TROUBLED children before the courts are being sent to St Ann’s Hospital for two weeks to be mentally evaluated, a parliamentary committee heard yesterday (Friday) from very concerned court administrators.
“When a child needs to be assessed he is committed to St Ann’s and it takes two weeks,” said Wendy Lewis-Callender, deputy court executive administrator. “There is no provision for children to be separated from adults, and that poses a very serious problem.”
She said at one time the country had only one child psychiatrist to do such evaluations.
“So we really need to focus. If there’s a need for a long-term stay, there is no facility for children,” she said of St Ann’s. While for adult offenders, a mental assessment usually takes 18 months, during that time they remain incarcerated, registrar Nirala Bansee-Sookai said.
Lewis-Callender lamented a lack of community residences in which to place troubled youngsters facing court, and a lack of drug-treatment facilities for them. Normal children's residences are not equipped to handle high-risk children such as those who may be in gangs.
“We have to invest in establishing homes for children who are high risk.”
It is a daily reality for the courts at 7 pm to have high-risk youngsters for whom they cannot find a residence, Lewis-Callender said. She added that children need their own drug-treatment facilities.
Carlene Cross, Child Court administrator, said it is very hard to place a mentally-disturbed child in a residence occupied by normal children who were there only because they were orphans.
Court chief administrator Master Christie-Anne Morris-Alleyne expressed her sorrow at the plight of youngsters before the lawcourts, speaking to Parliament’s Joint Select Committee (JSC) on Finance and Legal Affairs, chaired by Sophia Chote, SC.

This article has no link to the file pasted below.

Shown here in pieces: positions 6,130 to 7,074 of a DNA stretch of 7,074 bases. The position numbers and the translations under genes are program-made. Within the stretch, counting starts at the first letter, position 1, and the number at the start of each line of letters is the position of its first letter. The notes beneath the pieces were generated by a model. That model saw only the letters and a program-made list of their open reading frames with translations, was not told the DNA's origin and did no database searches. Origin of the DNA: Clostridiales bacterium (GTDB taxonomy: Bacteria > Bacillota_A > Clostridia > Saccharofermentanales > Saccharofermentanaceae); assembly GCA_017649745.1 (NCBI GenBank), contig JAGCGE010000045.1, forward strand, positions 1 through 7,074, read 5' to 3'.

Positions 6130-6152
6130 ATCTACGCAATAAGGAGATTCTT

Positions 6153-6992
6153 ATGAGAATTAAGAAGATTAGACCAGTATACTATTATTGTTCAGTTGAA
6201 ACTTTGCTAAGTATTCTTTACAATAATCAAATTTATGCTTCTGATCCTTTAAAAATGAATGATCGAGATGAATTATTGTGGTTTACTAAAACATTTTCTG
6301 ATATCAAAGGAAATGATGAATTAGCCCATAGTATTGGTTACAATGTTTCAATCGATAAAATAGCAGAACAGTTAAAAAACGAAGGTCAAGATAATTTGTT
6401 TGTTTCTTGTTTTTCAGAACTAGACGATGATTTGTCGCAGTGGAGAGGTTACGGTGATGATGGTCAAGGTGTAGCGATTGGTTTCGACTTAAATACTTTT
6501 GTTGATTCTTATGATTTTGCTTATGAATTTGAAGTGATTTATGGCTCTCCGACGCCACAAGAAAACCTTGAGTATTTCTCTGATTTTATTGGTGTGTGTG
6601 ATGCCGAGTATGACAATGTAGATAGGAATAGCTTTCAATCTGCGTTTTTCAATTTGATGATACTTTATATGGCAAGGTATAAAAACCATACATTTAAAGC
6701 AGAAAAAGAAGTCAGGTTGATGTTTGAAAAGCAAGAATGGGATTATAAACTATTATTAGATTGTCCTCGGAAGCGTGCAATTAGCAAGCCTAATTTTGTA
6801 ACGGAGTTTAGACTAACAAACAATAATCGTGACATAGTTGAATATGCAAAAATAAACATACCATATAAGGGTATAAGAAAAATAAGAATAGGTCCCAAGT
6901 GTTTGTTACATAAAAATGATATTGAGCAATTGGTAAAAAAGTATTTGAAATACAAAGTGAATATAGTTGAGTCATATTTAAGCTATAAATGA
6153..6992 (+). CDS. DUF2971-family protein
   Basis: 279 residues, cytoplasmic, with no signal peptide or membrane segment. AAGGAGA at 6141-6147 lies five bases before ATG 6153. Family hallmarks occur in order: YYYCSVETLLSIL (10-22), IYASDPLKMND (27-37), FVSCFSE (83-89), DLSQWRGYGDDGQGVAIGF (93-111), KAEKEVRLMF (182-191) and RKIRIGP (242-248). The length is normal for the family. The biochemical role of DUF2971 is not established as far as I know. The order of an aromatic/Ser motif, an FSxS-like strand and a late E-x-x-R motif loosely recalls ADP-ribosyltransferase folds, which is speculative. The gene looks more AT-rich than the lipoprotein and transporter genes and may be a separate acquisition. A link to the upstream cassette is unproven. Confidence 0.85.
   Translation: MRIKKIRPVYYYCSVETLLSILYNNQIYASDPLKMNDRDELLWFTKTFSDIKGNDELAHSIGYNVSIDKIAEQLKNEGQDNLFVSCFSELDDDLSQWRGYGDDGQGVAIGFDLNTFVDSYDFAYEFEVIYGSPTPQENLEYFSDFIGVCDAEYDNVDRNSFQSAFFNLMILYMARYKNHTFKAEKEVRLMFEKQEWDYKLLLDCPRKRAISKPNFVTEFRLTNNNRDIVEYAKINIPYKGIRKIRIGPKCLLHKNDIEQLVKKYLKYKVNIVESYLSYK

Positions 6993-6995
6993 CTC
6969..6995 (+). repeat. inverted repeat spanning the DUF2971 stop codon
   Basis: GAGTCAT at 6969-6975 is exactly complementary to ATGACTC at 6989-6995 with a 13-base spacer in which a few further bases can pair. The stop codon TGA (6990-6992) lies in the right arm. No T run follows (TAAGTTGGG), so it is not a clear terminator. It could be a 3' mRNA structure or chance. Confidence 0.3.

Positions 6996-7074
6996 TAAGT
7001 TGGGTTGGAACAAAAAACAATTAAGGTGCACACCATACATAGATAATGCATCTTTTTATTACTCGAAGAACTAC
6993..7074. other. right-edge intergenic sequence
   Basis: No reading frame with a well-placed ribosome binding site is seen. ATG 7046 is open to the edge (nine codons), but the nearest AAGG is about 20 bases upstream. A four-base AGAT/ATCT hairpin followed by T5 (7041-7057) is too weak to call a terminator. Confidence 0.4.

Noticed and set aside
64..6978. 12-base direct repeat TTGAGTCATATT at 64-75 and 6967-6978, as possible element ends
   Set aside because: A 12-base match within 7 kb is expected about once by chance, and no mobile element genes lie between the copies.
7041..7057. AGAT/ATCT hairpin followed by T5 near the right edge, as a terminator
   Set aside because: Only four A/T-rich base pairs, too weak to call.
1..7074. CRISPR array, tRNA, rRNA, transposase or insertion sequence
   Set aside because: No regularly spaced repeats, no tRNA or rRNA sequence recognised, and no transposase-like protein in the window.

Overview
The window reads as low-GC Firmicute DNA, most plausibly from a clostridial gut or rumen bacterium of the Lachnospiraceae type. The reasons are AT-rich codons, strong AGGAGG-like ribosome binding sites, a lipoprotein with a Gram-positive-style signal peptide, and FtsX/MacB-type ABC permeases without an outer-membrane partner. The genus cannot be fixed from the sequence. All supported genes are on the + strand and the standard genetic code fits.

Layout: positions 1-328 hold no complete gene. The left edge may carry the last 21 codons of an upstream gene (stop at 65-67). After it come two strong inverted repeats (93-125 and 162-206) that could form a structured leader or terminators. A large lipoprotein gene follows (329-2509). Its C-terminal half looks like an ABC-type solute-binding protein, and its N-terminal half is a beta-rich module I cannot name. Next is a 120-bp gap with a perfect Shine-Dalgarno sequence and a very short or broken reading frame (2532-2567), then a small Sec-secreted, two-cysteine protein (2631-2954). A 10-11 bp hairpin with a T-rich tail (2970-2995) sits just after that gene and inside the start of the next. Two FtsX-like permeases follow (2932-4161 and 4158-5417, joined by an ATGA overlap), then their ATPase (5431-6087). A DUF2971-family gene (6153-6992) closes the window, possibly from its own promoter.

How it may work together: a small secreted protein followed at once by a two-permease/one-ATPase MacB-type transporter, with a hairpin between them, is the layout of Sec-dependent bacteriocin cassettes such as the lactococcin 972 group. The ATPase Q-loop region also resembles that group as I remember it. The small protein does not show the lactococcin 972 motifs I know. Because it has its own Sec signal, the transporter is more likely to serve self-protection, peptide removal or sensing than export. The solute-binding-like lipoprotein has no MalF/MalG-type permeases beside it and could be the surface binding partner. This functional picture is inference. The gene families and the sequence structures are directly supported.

She said this society cannot continue its high rate of incarcerating people. While some adolescents have done stupid things, Morris-Alleyne implored that they not be cast out by society.
“No child reaches there on his own. It’s a combination of factors and circumstances. We as a country must do all we can to give that child a real opportunity to turn around.”
She said while ten-15 per cent of child offenders become life-long offenders, the other 85 per cent turn out well.
Morris-Alleyne shared insights from a recent project on these juveniles.
“The thing that struck me was the fact the children are so angry. Why is there all this anger? We need a national conversation on how we raise our children. We are failing our children.”
She said the court expects to have 1,500 juvenile cases each year and within the first three months of one year had crossed one-third of this sum.
“Strengthen our non-custodial options. We can’t be locking up our children.”
Saying a youngster's brain fully develops only by age 25, she was a very concerned at individuals before the lawcourts deemed to be adults, from age 18-25.
Asked about cannabis by member Clarence Rambharat, Morris-Alleyne gave her personal view: “Small amounts of cannabis, I don’t think we should be locking up people for.”